|Lenten observance becoming more widespread in Protestant churches|
Catholic News ServiceWASHINGTON — A growing interest in the tradition of Lent is giving Protestants something in common with the Catholic Church, where the Lenten season goes back to its beginnings.
"There's a tendency (among Protestants) to see ritual as lifeless, routine," Dale Coulter, Regent University associate professor of historical theology, told Catholic News Service.
Historically, resisting Lent would have gone "hand-in-hand" with resisting the recitation of prayers and other forms of liturgy, he explained.
Many Protestants, however, have since adopted what up to now they have seen as the predominately Catholic tradition of Lent. Though it's slightly different in practice, some call this a step toward convergence in the global church.
An expert on ecumenism and ecclesiology, Christopher Ruddy said there "seems to be a growing appreciation" of the observance of Lent in Protestant churches.
"There's certainly a sense of a spiritual desire to prepare for Lent ... a desire of conversion," the associate professor at Catholic University of America told CNS.
Washington's multisite National Community Church is one among several Protestant churches to have adopted the practice.
"Lent is about repentance, it's about confession," Joel Schmidgall, the church's executive pastor, said in his March 2 sermon. "It's about pruning and cutting things back so that you can grow closer to Christ."
Teaching of the practice of Lent varies from year to year, small group pastor Will Johnston told CNS. Attendees of National Community Church services observe it in a variety of ways.
Some people are "very intensive," he said, and partake in the Daniel fast, based off Chapters 1 and 10 of the Book of Daniel, where for example Daniel eats just vegetables and fruit and drinks only water. Others give up material possessions or pick up habits to grow closer to God.
Either way, the church encourages "doing something to incorporate time with God in your day in a very intentional way," Johnston said.
Though the Bible makes no reference of Lent, some of its practices are very relevant in Bible, he said. Fasting, for example, is a biblical, spiritual discipline.
"(Lent) is not a thing you have to do," he said. "It's not prescribed in Scripture, but it is a way of coming in line with what Christians ... around the world are doing."
This year, the National Community Church is presenting a "40-Day Lent Challenge," encouraging participants to read through the entire New Testament before Easter.
Traditionally, low churches have not partaken in the practice of Lent, Coulter said. Low churches, as opposed to high churches, are those that don't follow as much of a liturgical pattern.
Capitol Hill Baptist is a Washington church that doesn't formally celebrate Lent, though it doesn't discourage the practice among members of the congregation.
Pastoral assistant Matt Merker said Capitol Hill makes a point of "always (presenting) the good news of the Christian faith." Each week they remember the Cross, their sins and the Resurrection.
In a sense, "every Sunday is Lent," Merker said.
For the Protestant churches that are adopting Lent, they're "translating" it into more of a low-church practice, Coulter said.
"We have to allow these churches to ... adapt the framework to their situation," he said. "We have to let them localize it."
Though some may be critical of this idea, Ruddy said Catholics should "look at it as ... a growing awareness for the need of preparation."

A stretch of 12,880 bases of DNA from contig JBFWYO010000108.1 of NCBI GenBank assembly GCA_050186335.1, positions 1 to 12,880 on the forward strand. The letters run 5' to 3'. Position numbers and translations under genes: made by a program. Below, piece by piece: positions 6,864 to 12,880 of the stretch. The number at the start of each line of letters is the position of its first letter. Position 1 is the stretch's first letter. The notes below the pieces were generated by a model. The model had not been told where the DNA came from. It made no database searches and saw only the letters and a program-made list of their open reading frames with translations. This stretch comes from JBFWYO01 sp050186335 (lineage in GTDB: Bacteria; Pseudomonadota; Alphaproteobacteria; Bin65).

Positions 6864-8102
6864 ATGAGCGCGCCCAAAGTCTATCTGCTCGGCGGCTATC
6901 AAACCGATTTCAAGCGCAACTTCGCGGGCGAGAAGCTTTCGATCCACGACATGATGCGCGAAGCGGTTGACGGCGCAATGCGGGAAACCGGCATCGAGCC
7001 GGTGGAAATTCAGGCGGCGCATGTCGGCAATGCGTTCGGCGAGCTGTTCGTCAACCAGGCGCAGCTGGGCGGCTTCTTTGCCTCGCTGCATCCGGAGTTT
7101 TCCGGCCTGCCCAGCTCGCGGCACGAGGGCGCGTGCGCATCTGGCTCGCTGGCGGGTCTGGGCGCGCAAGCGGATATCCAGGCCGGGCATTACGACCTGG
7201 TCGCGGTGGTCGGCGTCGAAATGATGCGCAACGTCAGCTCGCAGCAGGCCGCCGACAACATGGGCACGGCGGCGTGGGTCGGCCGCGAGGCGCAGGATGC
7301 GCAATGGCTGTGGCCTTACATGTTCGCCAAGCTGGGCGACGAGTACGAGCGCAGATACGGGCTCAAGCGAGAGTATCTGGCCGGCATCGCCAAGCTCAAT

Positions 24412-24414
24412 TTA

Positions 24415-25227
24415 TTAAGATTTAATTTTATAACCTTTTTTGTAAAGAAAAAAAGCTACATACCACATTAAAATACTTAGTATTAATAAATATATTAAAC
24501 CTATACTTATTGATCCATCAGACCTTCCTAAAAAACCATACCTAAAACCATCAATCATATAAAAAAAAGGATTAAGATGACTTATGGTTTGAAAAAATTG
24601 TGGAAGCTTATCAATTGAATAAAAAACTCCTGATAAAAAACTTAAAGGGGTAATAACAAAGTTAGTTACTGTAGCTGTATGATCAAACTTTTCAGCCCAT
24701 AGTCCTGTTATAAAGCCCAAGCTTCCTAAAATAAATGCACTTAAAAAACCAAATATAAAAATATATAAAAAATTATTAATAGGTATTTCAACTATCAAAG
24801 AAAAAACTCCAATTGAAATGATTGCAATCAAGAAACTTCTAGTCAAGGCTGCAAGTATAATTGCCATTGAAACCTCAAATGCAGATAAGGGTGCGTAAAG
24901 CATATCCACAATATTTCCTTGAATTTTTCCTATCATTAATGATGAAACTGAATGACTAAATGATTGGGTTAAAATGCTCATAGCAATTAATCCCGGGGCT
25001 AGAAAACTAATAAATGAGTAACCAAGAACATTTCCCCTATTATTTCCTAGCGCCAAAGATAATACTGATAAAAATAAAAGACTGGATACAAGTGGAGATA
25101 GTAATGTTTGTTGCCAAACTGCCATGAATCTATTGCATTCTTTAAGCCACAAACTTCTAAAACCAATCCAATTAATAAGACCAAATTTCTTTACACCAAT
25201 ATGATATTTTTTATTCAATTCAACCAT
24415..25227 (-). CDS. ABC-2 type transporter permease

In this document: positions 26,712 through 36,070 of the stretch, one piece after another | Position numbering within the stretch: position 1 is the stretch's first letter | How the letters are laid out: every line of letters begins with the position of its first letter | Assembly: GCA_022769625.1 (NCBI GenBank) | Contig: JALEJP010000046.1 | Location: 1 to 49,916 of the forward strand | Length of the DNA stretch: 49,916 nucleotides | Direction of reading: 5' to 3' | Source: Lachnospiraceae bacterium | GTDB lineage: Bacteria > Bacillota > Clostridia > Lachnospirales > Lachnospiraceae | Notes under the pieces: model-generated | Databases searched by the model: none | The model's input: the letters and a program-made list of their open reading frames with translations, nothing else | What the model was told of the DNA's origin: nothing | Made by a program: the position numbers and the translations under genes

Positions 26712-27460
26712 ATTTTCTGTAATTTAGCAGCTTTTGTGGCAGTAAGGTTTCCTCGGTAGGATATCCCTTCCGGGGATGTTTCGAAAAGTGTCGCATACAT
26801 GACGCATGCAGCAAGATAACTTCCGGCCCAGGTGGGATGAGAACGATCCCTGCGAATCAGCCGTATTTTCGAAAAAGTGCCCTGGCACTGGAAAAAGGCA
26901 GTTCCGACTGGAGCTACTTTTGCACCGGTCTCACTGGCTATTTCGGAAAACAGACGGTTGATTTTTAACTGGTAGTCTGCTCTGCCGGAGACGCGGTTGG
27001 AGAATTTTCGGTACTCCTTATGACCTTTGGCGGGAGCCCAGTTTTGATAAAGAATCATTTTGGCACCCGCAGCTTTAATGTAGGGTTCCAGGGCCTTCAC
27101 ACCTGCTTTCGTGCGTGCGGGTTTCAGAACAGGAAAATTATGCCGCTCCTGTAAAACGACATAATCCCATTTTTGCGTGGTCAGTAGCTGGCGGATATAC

"Yeah, it can be kind of eclectic, but there can still be some good coming out of it," he said. "There's some yearning there."
Michael Root, a professor of systematic theology at The Catholic University of America, told CNS that the concept of Lent is "diverse but not dividing."
Despite its variance in practice, Lent isn't necessarily a division point in the church, he said.
"I think it's part of a larger phenomenon," he said. "They're adopting the liturgical calendar. Churches have drawn closer together (and) not just in Lent."
Some Protestants are confused on the subject of Lent and whether or not they should observe it. Organizations such as Renovare, a nonprofit Christian ministry in Colorado, provide resources to educate evangelicals on the Lenten season.
This season, Renovare released the book "Engage: A Lenten Guide for Spiritual Growth," telling evangelicals they can practice Lent, even if they aren't Catholic. Lent also is an age-old tradition for others, including Anglicans, Lutherans and the Orthodox.
"This season of the church's calendar really helps point us toward Jesus as we prepare for Easter, no matter what your denomination or tradition," Renovare executive director Rachel Quan said in a March 5 press release.
The devotional book serves as a guide through the Lenten season, helping readers understand the significance behind the practice. Kai Nilsen, pastor of Peace Lutheran Church in Ohio, wrote it.
Nilsen was traveling abroad and unavailable for comment.
Despite pushes for education in Protestant denominations, Coulter said, "We are a very long way off from ecumenical unity. But we can achieve a similar framework that connects Catholics and Protestants. We can draw on these mechanisms that are historic."
Lent is one of these historic mechanisms.
He also said widespread adoption of Lent is a way to minister to the secular world. If all denominations celebrated Lent, "it would help discipleship in all forms of Christianity," he said.
If every Christian were to start observing Lent tomorrow, secular businesses would have to respond accordingly, he said.
He called it a way of "changing the culture without engaging in a direct culture war."
"On the whole, the convergence is real," Root said. "It's part of a larger reality, (and) it's a positive thing."
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